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Five 1960s design trends that never left

While the Mid-Century Modernism of 1960s design has since given way to Neomodern, new classical trends, some classics never die.

  • Designed by Claudio Belini, the BLOM CHAIR (pictured) draws from the energetic spirit of the Mid-Century period. Available across Asia Pacific through Schiavello.



BY

February 16th, 2018


The middle of the 20th century was a changing era for architecture, design, and style. And for 1960s office and interior design, this was an exciting time. From the lavish, Mad Men-styled offices of the wealthy to the modernist design the general public could now enjoy, the 1960s have a lot to love. Even beyond a nostalgic adoration, some 1960s design ideas and trends are still popular and worth considering today – with this in mind, here’s our take on five things from the era that are still brilliant today…

The Versatility

The beauty of the mid-century-modern design pieces from the 1960s is their versatility – you can treat them as feature pieces or liberally use them throughout any contemporary space. Modern style allows for aesthetic mixing, compared to the classic ‘wall to wall, floor to ceiling’ approach towards style of the early 20th and even late 20th century. The beauty of 60s office design is that, today, the clean lines and minimalism of the products and furniture from the era can stand alone, or be paired with feature pieces and artwork to serve as a canvas space for expression.

The Boldness

Following the 1950’s design trend of soft pastels and aesthetics intended to evoke a wholesome suburban comfort; the design trends of the 1960’s were far bolder and expressive. Set against a rapidly changing and more expression ready political and social setting, colour pallets soon exploded into bright oranges, yellows, blues, greens and reds. The colour pallette for 1960s design is all about expression, passion and action. Bold colours or accenting furnitures piece could serve as the design statement your office needs.

The Eames

Beloved and classic for a reason, the Eames Lounge Chair and Ottoman are icons of mid century modernist design. Inspired by the traditional English Club Chair, the Lounge and Ottoman were the Eames’ first foray into high end furniture design. First designed in the decade prior, it was 1960s design trends that helped propel this pair into iconic status. From their house designs to their films and the legendary list of furniture work, husband and wife designers Charles and Ray Eames will surely go down as two of the all time greats in design – but it is perhaps this chair and ottoman combo, recalling “the warm, receptive look of a well-used first baseman’s mitt” as Charles put it, that will always be most linked with their name.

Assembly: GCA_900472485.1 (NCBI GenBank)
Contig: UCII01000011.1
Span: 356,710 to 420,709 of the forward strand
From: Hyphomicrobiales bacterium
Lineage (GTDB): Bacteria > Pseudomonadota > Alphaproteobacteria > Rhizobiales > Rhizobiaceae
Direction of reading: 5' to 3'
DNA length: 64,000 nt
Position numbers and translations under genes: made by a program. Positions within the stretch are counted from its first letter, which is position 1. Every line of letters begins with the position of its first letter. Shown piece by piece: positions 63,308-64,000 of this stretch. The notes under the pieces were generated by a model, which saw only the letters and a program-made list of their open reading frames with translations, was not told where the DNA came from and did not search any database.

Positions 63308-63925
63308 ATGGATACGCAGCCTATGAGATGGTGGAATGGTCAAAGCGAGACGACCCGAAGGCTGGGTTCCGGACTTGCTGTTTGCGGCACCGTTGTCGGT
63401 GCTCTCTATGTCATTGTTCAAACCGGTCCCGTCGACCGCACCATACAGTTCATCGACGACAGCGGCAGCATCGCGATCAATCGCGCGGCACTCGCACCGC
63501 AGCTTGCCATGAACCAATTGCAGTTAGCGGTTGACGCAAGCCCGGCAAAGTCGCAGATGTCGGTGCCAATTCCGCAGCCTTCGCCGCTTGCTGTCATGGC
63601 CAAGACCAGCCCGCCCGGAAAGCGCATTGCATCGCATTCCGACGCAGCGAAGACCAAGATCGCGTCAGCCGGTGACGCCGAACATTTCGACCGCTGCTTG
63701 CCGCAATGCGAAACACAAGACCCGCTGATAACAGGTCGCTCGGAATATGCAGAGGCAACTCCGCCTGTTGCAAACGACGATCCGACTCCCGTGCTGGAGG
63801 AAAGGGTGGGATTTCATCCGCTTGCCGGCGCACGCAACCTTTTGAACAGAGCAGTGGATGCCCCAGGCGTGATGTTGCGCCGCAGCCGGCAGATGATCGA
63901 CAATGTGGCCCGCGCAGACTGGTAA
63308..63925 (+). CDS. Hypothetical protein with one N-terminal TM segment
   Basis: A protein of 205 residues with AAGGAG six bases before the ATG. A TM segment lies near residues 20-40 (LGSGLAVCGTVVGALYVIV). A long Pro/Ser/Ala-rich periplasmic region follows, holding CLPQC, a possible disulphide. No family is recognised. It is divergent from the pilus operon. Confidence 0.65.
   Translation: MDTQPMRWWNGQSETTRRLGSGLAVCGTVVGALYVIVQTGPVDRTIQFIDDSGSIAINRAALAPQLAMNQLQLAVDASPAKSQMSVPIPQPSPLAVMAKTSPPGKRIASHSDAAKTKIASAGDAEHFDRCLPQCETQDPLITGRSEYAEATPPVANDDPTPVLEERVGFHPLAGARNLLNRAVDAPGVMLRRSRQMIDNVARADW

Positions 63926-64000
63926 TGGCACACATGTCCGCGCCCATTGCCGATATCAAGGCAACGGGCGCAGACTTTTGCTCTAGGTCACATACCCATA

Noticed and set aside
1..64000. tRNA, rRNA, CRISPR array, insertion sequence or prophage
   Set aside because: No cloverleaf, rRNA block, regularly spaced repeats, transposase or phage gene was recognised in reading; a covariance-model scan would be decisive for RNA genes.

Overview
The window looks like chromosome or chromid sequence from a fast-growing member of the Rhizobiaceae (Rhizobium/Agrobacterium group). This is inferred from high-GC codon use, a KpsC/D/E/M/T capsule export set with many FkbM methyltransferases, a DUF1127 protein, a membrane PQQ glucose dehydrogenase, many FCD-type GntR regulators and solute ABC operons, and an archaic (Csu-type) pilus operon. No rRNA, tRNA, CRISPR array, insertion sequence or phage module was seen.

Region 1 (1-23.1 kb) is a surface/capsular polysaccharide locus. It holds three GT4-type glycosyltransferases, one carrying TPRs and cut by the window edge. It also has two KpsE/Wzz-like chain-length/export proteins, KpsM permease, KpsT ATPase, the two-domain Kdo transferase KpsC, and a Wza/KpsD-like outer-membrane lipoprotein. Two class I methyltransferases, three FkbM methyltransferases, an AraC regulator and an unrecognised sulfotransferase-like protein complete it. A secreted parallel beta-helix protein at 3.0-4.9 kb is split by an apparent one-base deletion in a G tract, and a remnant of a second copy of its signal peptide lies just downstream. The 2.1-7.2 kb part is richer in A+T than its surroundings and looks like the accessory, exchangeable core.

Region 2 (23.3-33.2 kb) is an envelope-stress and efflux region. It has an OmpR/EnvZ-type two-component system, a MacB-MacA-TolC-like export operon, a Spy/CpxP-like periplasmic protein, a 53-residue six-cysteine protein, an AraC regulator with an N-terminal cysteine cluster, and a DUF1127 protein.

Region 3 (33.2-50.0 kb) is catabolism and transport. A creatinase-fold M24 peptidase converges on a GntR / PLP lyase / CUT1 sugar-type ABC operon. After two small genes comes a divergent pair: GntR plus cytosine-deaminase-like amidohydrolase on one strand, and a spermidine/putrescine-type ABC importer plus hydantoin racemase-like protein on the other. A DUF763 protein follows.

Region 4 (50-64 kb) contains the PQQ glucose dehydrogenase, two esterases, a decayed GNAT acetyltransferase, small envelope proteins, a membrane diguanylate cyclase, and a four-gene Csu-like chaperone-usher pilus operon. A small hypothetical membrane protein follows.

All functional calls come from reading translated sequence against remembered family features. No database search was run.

The Furniture

From flat pack furniture to iconic S and pod-shaped chairs made of space age materials, 1960s design saw furniture designers really stretching their creative arms. Metal, glass, wood and PVC were now all fair game when creating ranges to suit any number of styles, and this is something we still see today. Open shelving in the Danish style was now being embraced all over the world, often now used as break room separators. And individuals were properly leaning into styles that reflected their own tastes, rather than generic 50s ‘one size fits all’ approaches.

The Technology

In the 1960s, technology was exploding alongside design and culture. With the space race in full swing, culminating in the moon landing in 1969, technology not only inspired design aesthetics, but also enabled greater explorations of possibilities for home design. From the popularity of lucite and newly coloured plastics being used for furniture and accessories, to tupperware’s explosion in popularity in suburbia, advanced technology was the name of the design game. For today, this means embracing the technological advances we’re currently experiencing, as well as seeing a place for the retro tech of past generations. The old school aesthetic of kitchen appliances offer a timeless charm for a break room, and paired with contemporary sleek technology can help serve a bridge between an appreciation of the 1960s design trends, and the necessity for use to grow and evolve with design.


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